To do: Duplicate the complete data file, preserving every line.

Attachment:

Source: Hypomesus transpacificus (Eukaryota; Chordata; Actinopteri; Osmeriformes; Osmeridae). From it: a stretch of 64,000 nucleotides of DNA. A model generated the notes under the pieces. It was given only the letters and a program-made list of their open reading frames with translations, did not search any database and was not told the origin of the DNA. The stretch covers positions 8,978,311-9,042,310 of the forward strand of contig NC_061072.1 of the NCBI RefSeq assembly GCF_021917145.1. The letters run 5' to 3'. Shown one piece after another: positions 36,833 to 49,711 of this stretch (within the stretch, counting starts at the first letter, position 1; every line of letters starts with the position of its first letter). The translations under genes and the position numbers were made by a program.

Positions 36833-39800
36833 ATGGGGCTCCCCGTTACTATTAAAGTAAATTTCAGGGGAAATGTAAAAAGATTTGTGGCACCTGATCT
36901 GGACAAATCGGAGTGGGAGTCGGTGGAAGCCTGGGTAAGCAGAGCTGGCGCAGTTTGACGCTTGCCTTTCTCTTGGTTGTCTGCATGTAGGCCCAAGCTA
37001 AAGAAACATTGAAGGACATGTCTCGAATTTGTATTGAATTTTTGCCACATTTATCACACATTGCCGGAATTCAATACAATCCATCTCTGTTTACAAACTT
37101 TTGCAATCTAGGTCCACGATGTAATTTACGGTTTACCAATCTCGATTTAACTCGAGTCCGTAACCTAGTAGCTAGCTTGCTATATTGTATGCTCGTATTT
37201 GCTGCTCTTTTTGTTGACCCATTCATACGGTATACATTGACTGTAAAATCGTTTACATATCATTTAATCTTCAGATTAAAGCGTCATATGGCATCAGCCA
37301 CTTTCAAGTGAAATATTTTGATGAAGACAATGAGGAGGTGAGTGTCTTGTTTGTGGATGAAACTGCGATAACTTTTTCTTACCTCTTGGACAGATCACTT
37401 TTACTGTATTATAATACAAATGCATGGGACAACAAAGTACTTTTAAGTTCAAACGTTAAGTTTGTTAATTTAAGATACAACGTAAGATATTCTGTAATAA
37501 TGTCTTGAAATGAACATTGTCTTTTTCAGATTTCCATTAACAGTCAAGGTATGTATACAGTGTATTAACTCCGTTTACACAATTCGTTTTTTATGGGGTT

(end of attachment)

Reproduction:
Source: Hypomesus transpacificus (Eukaryota; Chordata; Actinopteri; Osmeriformes; Osmeridae). From it: a stretch of 64,000 nucleotides of DNA. A model generated the notes under the pieces. It was given only the letters and a program-made list of their open reading frames with translations, did not search any database and was not told the origin of the DNA. The stretch covers positions 8,978,311-9,042,310 of the forward strand of contig NC_061072.1 of the NCBI RefSeq assembly GCF_021917145.1. The letters run 5' to 3'. Shown one piece after another: positions 36,833 to 49,711 of this stretch (within the stretch, counting starts at the first letter, position 1; every line of letters starts with the position of its first letter). The translations under genes and the position numbers were made by a program.

Positions 36833-39800
36833 ATGGGGCTCCCCGTTACTATTAAAGTAAATTTCAGGGGAAATGTAAAAAGATTTGTGGCACCTGATCT
36901 GGACAAATCGGAGTGGGAGTCGGTGGAAGCCTGGGTAAGCAGAGCTGGCGCAGTTTGACGCTTGCCTTTCTCTTGGTTGTCTGCATGTAGGCCCAAGCTA
37001 AAGAAACATTGAAGGACATGTCTCGAATTTGTATTGAATTTTTGCCACATTTATCACACATTGCCGGAATTCAATACAATCCATCTCTGTTTACAAACTT
37101 TTGCAATCTAGGTCCACGATGTAATTTACGGTTTACCAATCTCGATTTAACTCGAGTCCGTAACCTAGTAGCTAGCTTGCTATATTGTATGCTCGTATTT
37201 GCTGCTCTTTTTGTTGACCCATTCATACGGTATACATTGACTGTAAAATCGTTTACATATCATTTAATCTTCAGATTAAAGCGTCATATGGCATCAGCCA
37301 CTTTCAAGTGAAATATTTTGATGAAGACAATGAGGAGGTGAGTGTCTTGTTTGTGGATGAAACTGCGATAACTTTTTCTTACCTCTTGGACAGATCACTT
37401 TTACTGTATTATAATACAAATGCATGGGACAACAAAGTACTTTTAAGTTCAAACGTTAAGTTTGTTAATTTAAGATACAACGTAAGATATTCTGTAATAA
37501 TGTCTTGAAATGAACATTGTCTTTTTCAGATTTCCATTAACAGTCAAGGTATGTATACAGTGTATTAACTCCGTTTACACAATTCGTTTTTTATGGGGTT